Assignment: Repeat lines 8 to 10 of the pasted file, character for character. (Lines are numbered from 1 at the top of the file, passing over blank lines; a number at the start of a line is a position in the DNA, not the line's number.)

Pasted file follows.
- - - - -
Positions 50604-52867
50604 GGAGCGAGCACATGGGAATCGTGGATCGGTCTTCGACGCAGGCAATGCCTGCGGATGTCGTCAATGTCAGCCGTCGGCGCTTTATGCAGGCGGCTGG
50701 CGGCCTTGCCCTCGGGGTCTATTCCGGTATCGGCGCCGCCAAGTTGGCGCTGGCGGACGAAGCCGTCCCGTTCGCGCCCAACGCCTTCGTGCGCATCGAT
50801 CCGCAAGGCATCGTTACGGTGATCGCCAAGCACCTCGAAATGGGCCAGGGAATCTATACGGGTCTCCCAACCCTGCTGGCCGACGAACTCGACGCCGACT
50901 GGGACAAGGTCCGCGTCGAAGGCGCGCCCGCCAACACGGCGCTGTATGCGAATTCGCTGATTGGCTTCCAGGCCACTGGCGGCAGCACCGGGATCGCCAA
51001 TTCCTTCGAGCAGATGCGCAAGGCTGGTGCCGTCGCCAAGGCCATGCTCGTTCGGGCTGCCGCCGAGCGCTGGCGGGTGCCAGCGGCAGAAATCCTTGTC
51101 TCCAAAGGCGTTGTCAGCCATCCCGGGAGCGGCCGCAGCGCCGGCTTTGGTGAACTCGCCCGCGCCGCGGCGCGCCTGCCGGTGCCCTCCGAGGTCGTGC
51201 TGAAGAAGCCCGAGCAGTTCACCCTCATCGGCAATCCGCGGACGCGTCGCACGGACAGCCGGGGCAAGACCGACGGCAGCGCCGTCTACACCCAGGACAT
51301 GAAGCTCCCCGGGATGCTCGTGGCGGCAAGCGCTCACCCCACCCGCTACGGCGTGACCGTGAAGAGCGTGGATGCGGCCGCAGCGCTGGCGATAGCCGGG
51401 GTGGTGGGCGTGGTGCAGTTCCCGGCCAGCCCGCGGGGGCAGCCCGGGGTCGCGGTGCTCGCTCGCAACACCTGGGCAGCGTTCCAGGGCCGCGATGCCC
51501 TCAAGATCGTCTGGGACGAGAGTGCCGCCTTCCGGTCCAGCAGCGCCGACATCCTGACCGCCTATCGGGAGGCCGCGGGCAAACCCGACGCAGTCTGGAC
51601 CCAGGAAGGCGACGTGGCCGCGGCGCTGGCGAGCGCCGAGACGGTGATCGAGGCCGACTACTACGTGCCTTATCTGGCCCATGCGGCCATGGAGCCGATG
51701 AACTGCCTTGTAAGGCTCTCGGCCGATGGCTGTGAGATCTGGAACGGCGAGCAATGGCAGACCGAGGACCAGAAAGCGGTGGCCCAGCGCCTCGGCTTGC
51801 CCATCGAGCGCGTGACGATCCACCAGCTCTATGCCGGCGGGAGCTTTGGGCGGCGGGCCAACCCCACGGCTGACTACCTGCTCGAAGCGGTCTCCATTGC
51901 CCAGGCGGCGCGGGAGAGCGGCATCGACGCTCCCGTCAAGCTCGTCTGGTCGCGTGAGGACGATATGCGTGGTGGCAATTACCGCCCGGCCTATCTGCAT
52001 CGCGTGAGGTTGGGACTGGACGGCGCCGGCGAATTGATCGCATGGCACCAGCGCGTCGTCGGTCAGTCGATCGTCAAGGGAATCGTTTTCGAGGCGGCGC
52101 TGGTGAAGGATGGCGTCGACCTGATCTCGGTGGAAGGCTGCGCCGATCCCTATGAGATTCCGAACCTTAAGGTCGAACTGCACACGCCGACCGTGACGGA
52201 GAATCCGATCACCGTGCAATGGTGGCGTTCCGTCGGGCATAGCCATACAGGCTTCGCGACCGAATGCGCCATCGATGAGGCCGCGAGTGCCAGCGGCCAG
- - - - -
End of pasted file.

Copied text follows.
51201 TGAAGAAGCCCGAGCAGTTCACCCTCATCGGCAATCCGCGGACGCGTCGCACGGACAGCCGGGGCAAGACCGACGGCAGCGCCGTCTACACCCAGGACAT
51301 GAAGCTCCCCGGGATGCTCGTGGCGGCAAGCGCTCACCCCACCCGCTACGGCGTGACCGTGAAGAGCGTGGATGCGGCCGCAGCGCTGGCGATAGCCGGG
51401 GTGGTGGGCGTGGTGCAGTTCCCGGCCAGCCCGCGGGGGCAGCCCGGGGTCGCGGTGCTCGCTCGCAACACCTGGGCAGCGTTCCAGGGCCGCGATGCCC